Triumphing Through Failure: Review of Comic ‘smallness’

It’s been a little over a year since Ashanti Fortson created and debuted their sci-fi journey comic smallness at SPX. The one-shot comic celebrated its one-year anniversary back in September and it is a comic that still holds much weight a year later. Yes, Fortson has been busy creating art by way of their webcomic Galanthus, providing art for blessed resources and being involved with two of this year’s most creative comic anthologies, Power & Magic and Wayward Friends. smallness, the sci-fi tinged journey that sets a course through self-doubt and how to pace oneself, was on my mind. Notably, it was worth rereading and reviewing as this year and this decade is soon coming to an end.

The synopsis of smallness reveals that “After she makes a mistake that sends her dreams crashing down around her, a young engineer struggles to cope with the enormity of her failure.” The comic opens to one Akma making a galactic call to her father before leaving on a trip. Her parents are so proud: she’s their child who has received a prestigious position most would only dream of–she’s making them proud and following her dreams. Everyone will know, everyone will hear of their dear Akma’s grand success. The problem? Our girl has been fired from the very job that she’s worked so hard and long for and now she’s just trying to navigate how to live with the big L that she feels has been stamped on her forehead.

 

Fortson’s art is everything dreamy and out of sight while still making such scenes like making a phone call or having fun at a gathering at the beach still feel like you could insert yourself in. There is a depth to the fantastic colors that fill the universe–while blasting away in space and on different planetsides. The color schemes that switch up from warm to cool–set the tone of certain scenes. Cracking jokes with friends near the waves look intimate and lowkey until it is not, and the panels that show the dark waters that our protagonist retreats near show the range of her inner turmoil.

Later the bright spot that is the place that she finds herself in for a meal chases away the gloom and doom that had been wrapped around her like a shawl. It’s a treat to see the progression of the places she goes and how color enhances the narrative every step of the way, truly. Comics are very much a visual medium, and this one does justice to the story standing alone with just the art.

There’s a lot to take away from smallness: one being perhaps the most important theme? It is being kind, it is showing kindness to yourself. I felt that I could place myself in Akma’s shoes, universally most readers could. What do you do when you’ve made the biggest mistake? How do you find peace? How do you live with it?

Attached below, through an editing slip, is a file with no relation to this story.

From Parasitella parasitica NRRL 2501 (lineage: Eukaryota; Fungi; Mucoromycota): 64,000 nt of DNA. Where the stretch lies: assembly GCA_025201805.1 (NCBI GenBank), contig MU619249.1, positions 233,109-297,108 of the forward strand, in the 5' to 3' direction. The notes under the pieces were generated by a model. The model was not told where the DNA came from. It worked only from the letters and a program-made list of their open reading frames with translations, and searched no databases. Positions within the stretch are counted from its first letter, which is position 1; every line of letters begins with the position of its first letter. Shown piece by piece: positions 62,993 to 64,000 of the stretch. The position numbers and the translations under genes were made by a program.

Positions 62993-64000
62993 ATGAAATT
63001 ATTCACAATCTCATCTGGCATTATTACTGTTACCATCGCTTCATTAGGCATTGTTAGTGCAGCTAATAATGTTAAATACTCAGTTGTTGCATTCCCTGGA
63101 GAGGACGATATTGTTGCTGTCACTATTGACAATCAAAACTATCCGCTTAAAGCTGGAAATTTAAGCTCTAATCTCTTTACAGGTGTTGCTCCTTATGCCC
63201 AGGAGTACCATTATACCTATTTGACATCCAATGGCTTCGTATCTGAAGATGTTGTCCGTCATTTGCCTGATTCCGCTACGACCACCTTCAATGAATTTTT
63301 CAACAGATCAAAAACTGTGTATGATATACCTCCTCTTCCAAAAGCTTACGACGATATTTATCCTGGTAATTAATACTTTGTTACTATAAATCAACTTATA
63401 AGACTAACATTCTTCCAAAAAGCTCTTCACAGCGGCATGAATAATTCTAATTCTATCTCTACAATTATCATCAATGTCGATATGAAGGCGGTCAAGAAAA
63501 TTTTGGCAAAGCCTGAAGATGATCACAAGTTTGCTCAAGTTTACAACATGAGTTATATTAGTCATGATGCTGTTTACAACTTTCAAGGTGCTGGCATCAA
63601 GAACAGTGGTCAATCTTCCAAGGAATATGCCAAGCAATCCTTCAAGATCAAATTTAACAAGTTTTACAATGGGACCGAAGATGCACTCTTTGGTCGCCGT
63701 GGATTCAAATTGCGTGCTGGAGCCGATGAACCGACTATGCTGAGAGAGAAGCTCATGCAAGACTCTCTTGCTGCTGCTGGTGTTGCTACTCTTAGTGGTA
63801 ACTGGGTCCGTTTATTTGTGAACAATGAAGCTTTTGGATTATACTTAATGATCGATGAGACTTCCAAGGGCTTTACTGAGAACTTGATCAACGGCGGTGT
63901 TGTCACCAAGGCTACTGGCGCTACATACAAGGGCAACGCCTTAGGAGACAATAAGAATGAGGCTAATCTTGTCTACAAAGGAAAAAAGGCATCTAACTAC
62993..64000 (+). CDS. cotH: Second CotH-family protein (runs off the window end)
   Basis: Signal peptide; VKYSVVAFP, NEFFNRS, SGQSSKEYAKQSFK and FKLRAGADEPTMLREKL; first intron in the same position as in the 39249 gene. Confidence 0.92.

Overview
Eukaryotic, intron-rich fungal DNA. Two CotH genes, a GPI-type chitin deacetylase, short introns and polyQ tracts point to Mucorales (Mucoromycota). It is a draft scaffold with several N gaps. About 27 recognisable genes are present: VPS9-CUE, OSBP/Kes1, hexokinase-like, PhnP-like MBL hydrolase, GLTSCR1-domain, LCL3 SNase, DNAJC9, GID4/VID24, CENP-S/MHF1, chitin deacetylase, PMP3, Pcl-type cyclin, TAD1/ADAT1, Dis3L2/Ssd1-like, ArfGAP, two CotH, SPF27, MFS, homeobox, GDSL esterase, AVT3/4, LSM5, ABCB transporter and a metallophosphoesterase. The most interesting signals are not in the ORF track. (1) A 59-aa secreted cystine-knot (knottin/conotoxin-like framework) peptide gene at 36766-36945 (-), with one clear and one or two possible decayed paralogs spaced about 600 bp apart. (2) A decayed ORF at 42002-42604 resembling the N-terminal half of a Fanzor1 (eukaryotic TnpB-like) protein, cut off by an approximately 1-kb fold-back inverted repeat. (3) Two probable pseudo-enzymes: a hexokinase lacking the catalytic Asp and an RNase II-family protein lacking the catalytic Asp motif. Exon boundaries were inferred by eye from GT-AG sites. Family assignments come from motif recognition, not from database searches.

Akma can very much be an avatar when readers can keep running from failure and defeat before they face it head-on. Reading Ashanti Fortson’s work here reveal that it is a tender telling of someone feeling absolutely small and unworthy in the world and looking to avoid confronting it until they can’t anymore. It is a slow-paced journey of learning to be gentle with oneself and learning to take that deep breath you’ve needed all along. Appropriate for all ages, this comic is part discovery, part journey, part exploration through emotional states and part tender lesson which is just what I needed.

 

The beauty of smallness for me resulted in me sitting back and taking a second look at a recent situation that I felt powerless about, where I felt that I hadn’t measured up enough for. There are failures in life, some by our own hands, some by others that we feel impacted by greatly. At times, there are mistakes that snowball into anxiety creating messes that we get entangled with, that even we. too, label as our own failures.

Perhaps the biggest triumph we can have is to rise out of failure and finding a piece of driftwood in the ocean of regret and make our way to shore. Keeping in mind that the world, the universe is a huge place and our mistakes cannot solely define us, smallness is a blessed reminder that being small is sometimes a good thing. Taking a step back to view yourself in the grand scheme of things can be the prescription you need to find your peace. I needed to relearn this lesson this week, this close to the end of the year and this close to the beginning of a new decade.

9.6 Home Cooked Meals By Kind Old Ladies Out of 10

Words & Art: Ashanti Fortson/@ashantifortson on Twitter / Edited by Claire Napier/ @illusClaire on Twitter

Purchase a digital copy of Smallness here on Fortson’s itch.io page here.

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  • Carrie McClain

    Reviewer/Editor/Magical Girl

    Carrie McClain is writer, editor, social media maven and media scholar. Other times she's known as a Starfleet Communications Officer, Comics Auntie, and Golden Saucer Frequenter. Shuri is her favorite Disney Princess. Nowadays you can usually find her buried under a pile of Josei manga. She/Her

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